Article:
McKean Minute: The Greatest Treasure

I have a couple of heirloom rifles that I wouldn’t sell for all the farms in Iowa. One is a Winchester Model 1892 chambered in .25/20 that my dad took in trade from a Hunkpapa Sioux when he was a ranch hand in South Dakota. Its serial number indicates that it was made in 1899, and I often wonder all the things that rifle has seen: the end of open cattle range, the first generations of reservation life, scabbards on the flanks of dozens of good horses.

The other rifle is a Remington Targetmaster .22, a single-shot bolt action that was my first gun. Before that, it belonged to my grandfather, a red-dirt Mississippi hick who was the smartest kid in his town, so smart that his teachers paid for his first years at Mississippi State, where he got a masters degree in engineering and later a PhD. He worked for the Tennessee Valley Authority, powering the big hydro dams that electrified the Southeast and put wire and lights in his parents’ farmhouse.

But I’d trade both those rifles to have Scott Hamilton riding shotgun again. Scott was one of my oldest and best friends. He died last weekend at his home in Austin, dropped dead in the shower after a strenuous hike.

Though we lived in distant towns and saw each other at most once a year, the accumulated experiences and shared memories were like inertia, pushing us to the next plan. Most of those plans involved some sort of road trip. Outside of my family, I’ve spent more time in pickups and covered more miles of open road with Scott than anyone. It was nothing for us to drive 500 miles for a burger and a beer in some dive bar.

We hunted together every chance we got, and our plans were to meet in northern Wisconsin, where Scott had a cabin, for deer season. I was already savoring our evenings, pulled up to some North Woods bar, a cheeseburger and a frosty Old Style either celebrating the success or soothing the disappointment of the day.

Friends like Scott aren’t gifts, they’re made every day. While there’s nothing greater than meeting a new friend, there’s also nothing like the easy pace and conversation of an old friendship. It’s like the wood on an old rifle: smooth and worn, with a few nicks and scratches earned through honest use, that takes your hand and holds it, ready to lead you on your next adventure.

McKean Minute: The Hourglass Dilemma

The world is evenly divided into those who will nod knowingly at what I’m about to say, and those who will have no idea.

“I hurt in places I didn’t even know I had.”

That’s both a quotation and a statement of reality. It’s a quote from my dad, and his dad before him, an aunt or two, my neighbor, and the clerk at the vet clinic. But it’s also a description of my every waking day, and has been for the past couple years. It’s the best way to declare, without complaining about, all the aches and pains that come with aging.

I’m not over the hill – not by a long shot. But a decade ago I was ignorant of these little physical gripes. Now, they’re part of the landscape. I mention this not to solicit sympathy from you, my dear reader, but to inform my outlook of the year ahead, and the years beyond that. And maybe your approaching years, too.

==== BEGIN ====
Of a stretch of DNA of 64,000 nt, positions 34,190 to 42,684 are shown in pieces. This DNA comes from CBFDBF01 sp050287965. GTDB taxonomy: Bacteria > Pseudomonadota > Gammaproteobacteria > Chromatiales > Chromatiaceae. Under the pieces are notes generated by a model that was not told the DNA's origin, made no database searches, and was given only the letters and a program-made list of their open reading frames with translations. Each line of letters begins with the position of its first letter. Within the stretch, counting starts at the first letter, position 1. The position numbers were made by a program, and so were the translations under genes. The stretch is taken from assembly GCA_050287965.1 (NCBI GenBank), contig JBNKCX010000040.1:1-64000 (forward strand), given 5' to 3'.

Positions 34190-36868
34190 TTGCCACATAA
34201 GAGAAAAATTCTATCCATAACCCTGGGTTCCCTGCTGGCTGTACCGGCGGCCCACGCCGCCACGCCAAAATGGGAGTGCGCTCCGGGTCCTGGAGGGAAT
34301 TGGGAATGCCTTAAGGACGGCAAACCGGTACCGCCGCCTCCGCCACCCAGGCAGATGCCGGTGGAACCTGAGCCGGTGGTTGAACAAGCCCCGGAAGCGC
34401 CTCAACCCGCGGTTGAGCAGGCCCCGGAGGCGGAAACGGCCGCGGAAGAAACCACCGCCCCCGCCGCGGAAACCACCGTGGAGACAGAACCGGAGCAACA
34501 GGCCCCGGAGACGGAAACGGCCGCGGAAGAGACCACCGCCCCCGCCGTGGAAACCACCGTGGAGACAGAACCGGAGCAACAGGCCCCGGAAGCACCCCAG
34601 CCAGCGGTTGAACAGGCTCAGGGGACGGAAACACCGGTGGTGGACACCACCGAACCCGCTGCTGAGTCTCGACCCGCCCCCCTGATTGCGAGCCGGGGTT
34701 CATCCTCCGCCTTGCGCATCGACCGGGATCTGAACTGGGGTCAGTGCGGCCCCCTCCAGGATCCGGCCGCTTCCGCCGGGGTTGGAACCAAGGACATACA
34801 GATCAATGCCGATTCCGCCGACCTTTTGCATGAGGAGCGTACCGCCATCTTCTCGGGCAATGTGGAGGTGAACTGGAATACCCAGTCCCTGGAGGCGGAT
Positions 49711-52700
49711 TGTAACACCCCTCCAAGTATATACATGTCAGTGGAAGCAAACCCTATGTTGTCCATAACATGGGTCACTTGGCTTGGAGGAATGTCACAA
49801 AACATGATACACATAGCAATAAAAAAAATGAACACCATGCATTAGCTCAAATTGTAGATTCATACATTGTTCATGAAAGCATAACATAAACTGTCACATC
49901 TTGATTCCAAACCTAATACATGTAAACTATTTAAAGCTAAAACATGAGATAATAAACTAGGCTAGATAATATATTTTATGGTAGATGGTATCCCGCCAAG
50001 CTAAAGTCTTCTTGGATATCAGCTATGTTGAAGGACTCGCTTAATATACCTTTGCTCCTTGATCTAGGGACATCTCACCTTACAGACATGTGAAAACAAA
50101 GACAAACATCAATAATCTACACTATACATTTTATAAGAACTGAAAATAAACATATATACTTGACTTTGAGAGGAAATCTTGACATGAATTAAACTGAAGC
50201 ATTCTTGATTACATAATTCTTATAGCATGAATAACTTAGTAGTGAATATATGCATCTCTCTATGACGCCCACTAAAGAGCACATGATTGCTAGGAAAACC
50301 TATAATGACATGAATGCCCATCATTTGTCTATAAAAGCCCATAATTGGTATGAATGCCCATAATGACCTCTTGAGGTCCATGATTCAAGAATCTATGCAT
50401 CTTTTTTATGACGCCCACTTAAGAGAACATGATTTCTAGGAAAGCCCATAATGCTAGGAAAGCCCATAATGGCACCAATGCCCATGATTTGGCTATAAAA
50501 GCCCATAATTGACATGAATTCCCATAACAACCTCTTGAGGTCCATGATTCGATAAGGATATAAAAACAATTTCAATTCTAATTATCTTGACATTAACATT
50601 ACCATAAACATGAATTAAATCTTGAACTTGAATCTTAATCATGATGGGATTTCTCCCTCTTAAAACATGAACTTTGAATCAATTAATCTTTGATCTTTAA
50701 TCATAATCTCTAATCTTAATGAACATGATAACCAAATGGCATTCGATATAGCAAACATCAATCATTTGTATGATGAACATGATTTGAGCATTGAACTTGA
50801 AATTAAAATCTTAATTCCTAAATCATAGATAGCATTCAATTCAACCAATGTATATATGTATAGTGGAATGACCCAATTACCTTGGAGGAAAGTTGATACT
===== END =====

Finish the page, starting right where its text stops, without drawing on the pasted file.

Every new year is full of resolve, which manifests as resolutions, generally pithy phrases that promise, or at least imply, some sort of improvement. Of lifestyle. Of habit. Or of personal commitments to eat more greens, or to get to know your brother-in-law better, or to stop scratching yourself in public.

My commitment this year is both simpler and far harder to achieve, given the arc of time and its toll on the human body. I resolve to spend more time exploring. I mean that metaphorically, by reading and inquiring more I can explore other worlds without leaving my own. But I also mean that literally. I want to move my feet across places I’ve never walked before. And that gets back to all those little hurts in the unknown places of my body.

One of the certainties of all life is that it dies. One of the certainties of hunters is that we “age out” of the activity that defines us. We’ve seen this represented in statistics that track participation—measured by buying hunting licenses—in the blood sports. Demographers reckon that when the human body reaches about 65 years old, it stops hunting.

I intend to be one of those erratics that skew statistics and confound demographers. I intend to hunt well past age 65. But in order to do that, I intend to explore this year. And the next. I intend to keep my body trained to hike, my eyes peeled to see animals, and my instincts sharpened to react to all the changing variables of a hunt.

But I’m also aware that I’m doing this as a defensive, rather than an offensive, gesture. This is the hourglass dilemma. We will never know how much time we have left, how much sand remains in the top of the hourglass. As long as we’re ignorant of the quantity, we spend it recklessly. But as soon as we’re aware of the grains sifting through the neck and accumulating in the lower bulb, we become cautious, self-conscious, and timid. And sedentary.

I do not intend to be any of those. I intend to hurt, to complain loudly and often about my physical pains, and to beat you to the top of the next hill, if only to have the first view of whatever’s on the other side. With me?